lower than what we can afford to save later, but the more doublings
of the early, smaller amounts can more than make up for that. Too
many young doctors think saving small amounts is unimportant. They
implicitly are saying AI=ll
wait until the amounts I can save are meaningful.@
Thus they fall into the trap of beginning their careers with the
habit of spending everything they make. That is a terribly difficult
habit to break. Somewhere in their fifties, reality sets in and they
must catch up with very large savings. They
squandered the early years when compounding would have done their
heavy lifting - either out
of ignorance or an unwillingness to tell themselves or their spouses
that we can=t
spend everything we make.
it right is not much more difficult for a young doctor than just
rising standard of living a year behind one=s
rising income. That
permits us to save something every year. If we set our standard of
our yearly income, we save nothing. Delaying
gratification by as little as one year is the difference between
becoming wealthy and not becoming wealthy. Benjamin Franklin called this the
difference between happiness and
Example For A Younger Doctor
assume a 50 year old can save more ($50,000 per year) and can invest
at a higher rate of return (10% or 12% or 15% - this is probably
unrealistic in the current economy, but these growth rates are being
used to prove a point); vs. a 30 year old who can save less ($20,000)
and can invest at a lower rate of return (7%). Who has more at age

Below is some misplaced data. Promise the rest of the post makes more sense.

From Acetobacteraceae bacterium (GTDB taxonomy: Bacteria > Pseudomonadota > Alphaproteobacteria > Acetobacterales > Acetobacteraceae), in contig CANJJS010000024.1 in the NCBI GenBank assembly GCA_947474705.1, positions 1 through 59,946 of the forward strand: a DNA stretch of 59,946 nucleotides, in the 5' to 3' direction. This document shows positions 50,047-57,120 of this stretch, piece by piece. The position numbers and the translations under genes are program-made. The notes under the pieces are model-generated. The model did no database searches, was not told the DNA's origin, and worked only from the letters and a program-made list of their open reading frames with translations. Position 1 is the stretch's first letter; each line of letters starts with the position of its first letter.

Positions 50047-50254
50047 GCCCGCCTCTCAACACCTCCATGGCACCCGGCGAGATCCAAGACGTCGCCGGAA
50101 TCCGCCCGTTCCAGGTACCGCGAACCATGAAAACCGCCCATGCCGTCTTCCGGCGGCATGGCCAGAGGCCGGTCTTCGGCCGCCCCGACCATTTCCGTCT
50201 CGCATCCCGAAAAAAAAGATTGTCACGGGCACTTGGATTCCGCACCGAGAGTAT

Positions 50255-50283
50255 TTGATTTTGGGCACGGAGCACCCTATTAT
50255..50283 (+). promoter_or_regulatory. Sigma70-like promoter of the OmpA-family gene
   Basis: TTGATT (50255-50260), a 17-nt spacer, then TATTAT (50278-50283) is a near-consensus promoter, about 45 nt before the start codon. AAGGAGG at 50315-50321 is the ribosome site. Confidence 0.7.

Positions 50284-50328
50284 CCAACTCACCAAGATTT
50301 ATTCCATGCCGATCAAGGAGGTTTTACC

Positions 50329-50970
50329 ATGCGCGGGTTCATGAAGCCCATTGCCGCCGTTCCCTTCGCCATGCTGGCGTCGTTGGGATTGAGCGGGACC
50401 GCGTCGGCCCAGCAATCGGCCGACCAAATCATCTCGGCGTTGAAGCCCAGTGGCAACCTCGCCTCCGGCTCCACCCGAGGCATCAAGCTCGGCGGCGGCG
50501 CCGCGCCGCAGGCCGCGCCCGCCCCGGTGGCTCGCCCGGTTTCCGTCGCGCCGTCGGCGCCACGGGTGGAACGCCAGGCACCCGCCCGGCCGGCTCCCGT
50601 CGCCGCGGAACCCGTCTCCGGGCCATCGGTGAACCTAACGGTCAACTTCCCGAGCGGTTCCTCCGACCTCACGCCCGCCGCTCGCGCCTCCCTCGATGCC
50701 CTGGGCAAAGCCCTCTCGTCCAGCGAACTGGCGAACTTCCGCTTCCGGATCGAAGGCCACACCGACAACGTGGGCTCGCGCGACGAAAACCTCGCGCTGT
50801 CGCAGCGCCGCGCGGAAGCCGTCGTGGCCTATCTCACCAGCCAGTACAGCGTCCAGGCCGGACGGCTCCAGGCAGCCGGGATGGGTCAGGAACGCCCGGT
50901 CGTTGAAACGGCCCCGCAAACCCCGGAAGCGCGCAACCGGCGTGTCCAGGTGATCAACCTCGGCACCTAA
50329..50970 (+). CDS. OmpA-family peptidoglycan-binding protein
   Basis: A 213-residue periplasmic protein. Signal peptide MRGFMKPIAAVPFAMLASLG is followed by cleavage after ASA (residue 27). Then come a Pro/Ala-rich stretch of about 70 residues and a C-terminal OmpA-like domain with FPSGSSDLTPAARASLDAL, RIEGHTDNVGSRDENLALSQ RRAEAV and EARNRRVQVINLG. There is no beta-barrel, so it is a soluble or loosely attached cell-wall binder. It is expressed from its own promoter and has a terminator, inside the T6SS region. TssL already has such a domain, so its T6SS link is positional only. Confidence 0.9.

65? This shows the power of compounding - that starting early can
more than overcome saving less per year and earning less on it:
Saving Rate of Return Number
of Years Amount at Age 65
30 Year Old
Year Old $50,000
50 Year Old
50 Year Old
Year Old $50,000
match the $2,764,738 of our 30 year old, the later starting 50 year
old would have to save $110,022 per year if earning 7%; $87,017 if
earning 10%; $74,162 if earning 12%; and $58,107 if earning 15%. The
combination of starting early, staying the course, and letting
compounding do the heavy lifting is so powerful, it should be part of
professional school education (and spouses and significant others
should be required to attend the course).
Advice to Dental Students
When we lecture to senior dental classes, we
always make a point of
telling the students that they should get into the habit of saving
money every year – starting now. This is often met with a look of
bewilderment by students who plan on graduating with hundreds of
thousands of dollars in school debt. We are not talking about saving
a lot of money. If you can save $20 per month (an amount you can
probably live without having), that is $240 per year. And even with
the power of compound growth, it will take a very long time for that
to amount to much. But, that’s not the point. More important than
the amount you are saving is the fact that you are actually starting